We eventually got on the move around mid-day, on a full stomach of roast leg of lamb, and thus faced the open climb up through the chacras (fields) with the full glare of the sun facing us. My head was beginning to ache a little as I gazed, with screwed-up eyes, at the town of Lamas shimmering way above us. By four in the afternoon everything always seemed to reach that point of shivering, shimmering, ethereal, vicelike heat, before the sun dipped behind the last range of the Andes and turned the valleys into a deep indigo farewell. I was feeling distinctly strange… I felt I was going to faint, and I sank down slowly in the warm, sweet-smelling, yellow dust of the trail.

THE END...

All was silence and peace....

Then slowly, a blurry face began to appear, one I faintly recognised and a voice that was soft and mellifluous, filled my left ear....

Ay, Señor, duro has durmedo (Oh, Sir, youve slept so soundly).

I opened half an eye and recognised the girl from don Hildefonsos house in Lamas. I opened both eyes and realized I was back in their patio, no longer in the dust on the trail leading up to the town. I sat up and looked around....

What had happened, where were Daniel and Gustavo, where had I been?

 

And there was the old man, don Hildefonso, watching....

 

He went on watching as the girl replaced my overturned stool and helped me sit back on it.

Mushcucuyquipi tucuyta cawashcangui, unay tiempomanda (In your dream you saw all from long-long ago), the old man whispered.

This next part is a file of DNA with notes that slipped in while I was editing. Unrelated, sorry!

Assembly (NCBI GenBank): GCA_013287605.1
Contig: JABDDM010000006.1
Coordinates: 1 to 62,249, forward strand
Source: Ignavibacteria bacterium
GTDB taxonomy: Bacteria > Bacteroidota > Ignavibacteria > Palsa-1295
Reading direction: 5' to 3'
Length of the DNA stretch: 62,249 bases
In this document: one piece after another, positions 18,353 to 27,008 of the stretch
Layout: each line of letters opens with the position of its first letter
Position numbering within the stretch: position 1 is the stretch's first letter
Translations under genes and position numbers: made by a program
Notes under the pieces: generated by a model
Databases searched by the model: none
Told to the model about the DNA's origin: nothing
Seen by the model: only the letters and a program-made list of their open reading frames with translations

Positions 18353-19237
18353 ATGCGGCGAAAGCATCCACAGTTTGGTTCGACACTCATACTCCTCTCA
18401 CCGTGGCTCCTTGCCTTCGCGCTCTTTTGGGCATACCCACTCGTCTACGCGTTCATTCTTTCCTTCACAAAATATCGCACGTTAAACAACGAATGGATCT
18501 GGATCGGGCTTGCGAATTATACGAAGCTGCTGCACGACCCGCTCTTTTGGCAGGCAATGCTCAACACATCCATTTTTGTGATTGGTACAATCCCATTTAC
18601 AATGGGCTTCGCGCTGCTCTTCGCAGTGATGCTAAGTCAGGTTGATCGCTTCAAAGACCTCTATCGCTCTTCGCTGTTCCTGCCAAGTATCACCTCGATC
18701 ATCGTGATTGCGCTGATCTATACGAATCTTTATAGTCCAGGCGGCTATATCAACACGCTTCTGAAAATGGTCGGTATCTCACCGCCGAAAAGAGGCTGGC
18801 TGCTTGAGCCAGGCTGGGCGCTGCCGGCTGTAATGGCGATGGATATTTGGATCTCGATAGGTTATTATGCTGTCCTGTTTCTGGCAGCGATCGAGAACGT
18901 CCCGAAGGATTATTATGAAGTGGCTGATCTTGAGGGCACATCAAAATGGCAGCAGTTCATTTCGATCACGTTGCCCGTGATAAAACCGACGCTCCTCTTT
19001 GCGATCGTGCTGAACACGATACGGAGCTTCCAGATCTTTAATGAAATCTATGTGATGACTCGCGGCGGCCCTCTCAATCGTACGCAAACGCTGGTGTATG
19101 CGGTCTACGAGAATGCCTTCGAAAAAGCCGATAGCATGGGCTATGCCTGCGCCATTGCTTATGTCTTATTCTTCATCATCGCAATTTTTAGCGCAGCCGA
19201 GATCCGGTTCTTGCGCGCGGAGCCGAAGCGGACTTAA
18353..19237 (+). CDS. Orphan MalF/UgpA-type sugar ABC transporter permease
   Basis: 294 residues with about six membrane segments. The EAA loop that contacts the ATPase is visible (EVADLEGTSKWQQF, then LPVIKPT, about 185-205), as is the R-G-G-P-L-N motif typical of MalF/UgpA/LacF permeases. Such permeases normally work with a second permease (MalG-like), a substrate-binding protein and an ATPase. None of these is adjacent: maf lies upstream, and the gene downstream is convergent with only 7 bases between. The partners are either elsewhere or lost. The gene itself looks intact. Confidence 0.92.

Had it been a dream or a vision or what? I started up, rubbing my eyes and trying to take it all in.
Vente conmigo, (Come with me), he ordered and marched off, in a frail sort of manner, out of the house over to where I had seen him standing - was it just yesterday? I didnt know.

I followed dazedly and then I looked out across that Mayo valley to the hills above the Sisa valley, where I had evidently been in my dream, or vision, whatever it was. But the view now was so different from the dream.

There was no virgin forest there before me, only brown scarred slopes where the cocaine, maize and rice grew. There also were the signs of a recent massive landslide that had dammed the Mayo river and vomited its mud and torn up debris over the village of San Antonio del Mayo. A metalled road was now snaking its way over Ampi Urco into the Sisa valley. Now no trails, no cargueros, no forest animals, no cotton for clothes and belts and shirts and trousers, not even sugar-cane for chancaca for ventishu or trago...

I turned away, fighting back the tears, and followed the old man down the street until he stopped at the door of a small Museo (Museum). There through the entrance were the tools, the tamshi baskets, hand-woven pretinas and chumbis, wooden spinning wheel and batanes, stone axe-heads, blowpipes and on a shelf, some little painted clay models of the Kechwa of the Sisa valley.

Above them, a fly-blown caption –

 

Los Indios del Valley Sisa - $2.00 c/u (Sisa Valley Indians, two dollars each).

 

How ironic!

 

Where are all those I met now? I turned away to ask the old man.

 

He looked at me sorrowfully...

Rufino and the old folks died years ago and their grandchildren had to move to the city. Some got works as porters, caretakers, builders mates, ayudantes, and the girls became empleadas (house-maids).

A few diedfrom drugs and alcoholism…. he added.

 

I noticed the old man of my vision was weeping again…

 

Aypacuna huañurcansa llaquiypa shungunmanta… (Many of them died from a broken heart...)
If I had read the future, Id have asked them not to come,
he went on, sobbing quietly.

 

I stood there for a long, long time, staring at the small clay figures on that dusty shelf…

 

I wept as well...